Located on the edge of Wishtower Slopes, right off of the Eastbourne seafront promenade, the local lifeboat museum is a small yet cherished attraction and is a good thing to do for people visiting the town on their summer holiday. More here!
When it comes to getting a much better idea about local history, Eastbourne Lifeboat Museum is arguably the best place to be! The museum walks visitors through around 200 years of Eastbourne’s story through a number of different exhibits.
The Lifeboat Museum, found at BN21 4BY is established in the RNLI William Terriss Memorial Boathouse that dates back to 1898. It was built in memory of William Terriss, a Victorian actor who was murdered on the steps of London’s Adelphi Theatre the previous year by Richard Archer Prince, a fellow actor who was convinced that Terriss was stopping him from gaining work.
Nowadays home to the museum, the building contains exhibits about the Royal National Lifeboat Institution (RNLI) and its role in saving lives around Eastbourne and the East Sussex coast. The displays about Eastbourne’s involvement in the Dunkirk operation during the Second World War are incredibly well executed. In total, it tells the town’s lifesaving history, including medal-winning rescues and Dunkirk’s Operation Dynamo.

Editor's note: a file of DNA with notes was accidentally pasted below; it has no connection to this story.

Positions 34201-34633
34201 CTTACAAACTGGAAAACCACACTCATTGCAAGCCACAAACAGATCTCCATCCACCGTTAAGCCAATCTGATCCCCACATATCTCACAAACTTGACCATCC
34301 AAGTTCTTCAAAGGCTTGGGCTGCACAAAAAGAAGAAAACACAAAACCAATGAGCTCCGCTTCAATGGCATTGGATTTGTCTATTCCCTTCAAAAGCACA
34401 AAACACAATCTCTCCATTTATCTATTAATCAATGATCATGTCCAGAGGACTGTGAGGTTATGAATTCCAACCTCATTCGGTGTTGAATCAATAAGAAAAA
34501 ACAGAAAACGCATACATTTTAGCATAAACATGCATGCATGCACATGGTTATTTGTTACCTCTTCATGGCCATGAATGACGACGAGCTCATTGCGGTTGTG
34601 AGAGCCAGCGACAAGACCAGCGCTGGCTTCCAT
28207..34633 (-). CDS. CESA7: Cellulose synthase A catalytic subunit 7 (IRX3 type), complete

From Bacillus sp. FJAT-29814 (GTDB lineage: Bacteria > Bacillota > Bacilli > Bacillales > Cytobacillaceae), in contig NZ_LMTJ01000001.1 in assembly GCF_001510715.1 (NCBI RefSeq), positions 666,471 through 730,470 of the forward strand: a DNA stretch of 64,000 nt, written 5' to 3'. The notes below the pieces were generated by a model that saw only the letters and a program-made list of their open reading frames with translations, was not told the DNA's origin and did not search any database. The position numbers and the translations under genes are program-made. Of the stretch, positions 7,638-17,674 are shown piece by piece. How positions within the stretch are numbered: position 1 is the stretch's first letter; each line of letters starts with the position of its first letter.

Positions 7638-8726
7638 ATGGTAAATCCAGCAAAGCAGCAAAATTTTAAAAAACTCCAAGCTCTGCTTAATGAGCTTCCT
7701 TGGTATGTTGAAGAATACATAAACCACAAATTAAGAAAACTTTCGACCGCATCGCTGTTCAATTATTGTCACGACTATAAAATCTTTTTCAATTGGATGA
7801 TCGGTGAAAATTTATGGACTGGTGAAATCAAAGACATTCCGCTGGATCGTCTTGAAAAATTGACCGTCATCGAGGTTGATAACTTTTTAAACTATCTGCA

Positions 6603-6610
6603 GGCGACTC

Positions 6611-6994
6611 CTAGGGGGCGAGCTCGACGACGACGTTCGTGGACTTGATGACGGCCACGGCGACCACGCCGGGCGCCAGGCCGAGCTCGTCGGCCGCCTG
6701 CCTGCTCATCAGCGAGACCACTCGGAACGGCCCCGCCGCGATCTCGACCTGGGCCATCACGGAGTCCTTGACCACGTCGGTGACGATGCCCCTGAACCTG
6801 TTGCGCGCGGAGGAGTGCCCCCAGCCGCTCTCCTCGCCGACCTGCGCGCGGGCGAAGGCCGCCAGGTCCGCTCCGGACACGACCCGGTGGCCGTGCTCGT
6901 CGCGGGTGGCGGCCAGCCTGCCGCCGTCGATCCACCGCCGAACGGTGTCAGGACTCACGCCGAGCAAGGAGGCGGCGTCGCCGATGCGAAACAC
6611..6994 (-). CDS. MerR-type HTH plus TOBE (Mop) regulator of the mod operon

Located West end of the promenade by the Wish Tower, the small museum is staffed by volunteers who are very knowledgeable about the RNLI. They can provide even more details about the momentous events in the institution’s history to people who want to learn even more.
Found on the seafront near the Winter Garden and the Devonshire Quarter, the museum is also close to several of the town’s seaside hotels, which are located nearby as are several other points of interest such as the Eastbourne Heritage Centre and the Towner Art Gallery. It is a 12-minute walk to the railway station.
The museum is open throughout the year and entry is free of charge. There is also a small shop on site which allows you to purchase RNLI-themed gifts as well as support a very worthy cause.
It is just a small museum and a visit shouldn’t take much longer than half an hour to see, so if you are in the neighbourhood with some free time on your hands, stop by to step back in time.